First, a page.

While you'd think it an obvious choice of career for a writer's kid, it was anything but. It's not like a merchant bank, I didn't have a word and get her in. It was basic office skills picked up while working for a machine parts supplier that led the way into film company PA work. Which in turn led to opportunities to take on some of the workload of the development department. A stint with Scott Free, a year with Hammer, some fringe festival and feature work, and now this.
You'll get a different angle from anything I can offer you. Advice from a writer often takes the form of "Here's how I'd do it," which is rarely what you most need to hear. Feedback from an industry-trained reader will tell you when you're missing your targets, or when you're making rookie mistakes that scupper the impression you're trying for. Except that agencies aren't set up to give feedback. So if this is the kind of thing you need to know, get your questions in while you can:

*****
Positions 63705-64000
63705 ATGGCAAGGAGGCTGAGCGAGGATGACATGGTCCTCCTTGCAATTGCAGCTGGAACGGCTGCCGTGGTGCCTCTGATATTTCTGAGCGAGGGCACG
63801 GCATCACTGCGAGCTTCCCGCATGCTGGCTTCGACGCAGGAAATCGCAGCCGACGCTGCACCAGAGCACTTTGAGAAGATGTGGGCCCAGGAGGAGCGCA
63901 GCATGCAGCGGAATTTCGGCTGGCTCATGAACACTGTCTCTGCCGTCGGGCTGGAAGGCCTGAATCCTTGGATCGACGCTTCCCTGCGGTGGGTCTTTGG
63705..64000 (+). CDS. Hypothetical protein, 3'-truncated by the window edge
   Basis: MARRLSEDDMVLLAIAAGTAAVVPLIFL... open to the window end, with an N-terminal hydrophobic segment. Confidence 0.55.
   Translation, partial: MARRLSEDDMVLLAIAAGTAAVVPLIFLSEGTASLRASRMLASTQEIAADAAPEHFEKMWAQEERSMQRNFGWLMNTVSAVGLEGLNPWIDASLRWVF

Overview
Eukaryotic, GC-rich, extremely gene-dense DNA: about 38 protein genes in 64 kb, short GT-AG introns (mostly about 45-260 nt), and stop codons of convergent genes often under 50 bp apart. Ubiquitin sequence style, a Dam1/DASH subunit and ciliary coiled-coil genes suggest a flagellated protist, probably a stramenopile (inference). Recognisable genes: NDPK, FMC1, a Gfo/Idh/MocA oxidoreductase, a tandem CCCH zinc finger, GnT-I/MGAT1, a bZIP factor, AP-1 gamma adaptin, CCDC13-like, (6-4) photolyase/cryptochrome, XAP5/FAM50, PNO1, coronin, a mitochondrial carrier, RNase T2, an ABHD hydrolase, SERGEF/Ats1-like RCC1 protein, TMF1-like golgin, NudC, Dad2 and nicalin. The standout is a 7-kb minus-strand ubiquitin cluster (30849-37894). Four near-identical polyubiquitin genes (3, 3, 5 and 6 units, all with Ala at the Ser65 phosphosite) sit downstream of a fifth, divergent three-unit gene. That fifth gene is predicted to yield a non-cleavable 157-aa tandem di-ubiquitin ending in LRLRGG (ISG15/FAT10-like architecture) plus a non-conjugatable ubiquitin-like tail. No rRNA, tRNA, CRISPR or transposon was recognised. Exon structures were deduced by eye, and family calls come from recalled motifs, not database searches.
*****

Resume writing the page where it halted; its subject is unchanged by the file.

You need several scripts in your 'arsenal', as an agent will want to feel that you're interested in a career, not just 'selling a script' as a one-off. The number of submissions I see that begin with 'I need your help to sell my script...' or 'I'm looking for an agent to represent my script...' - that's a red flag to agents. Since we're going to be building a professional relationship with YOU, not your script, we want to feel that you take your writing career seriously and want to do more in the future than just one project - we want to feel that you've got a career in mind rather than 15 minutes of fame.I like to think that growing up in a writing household may have provided some usable insight but as far as advantages go, that's been it.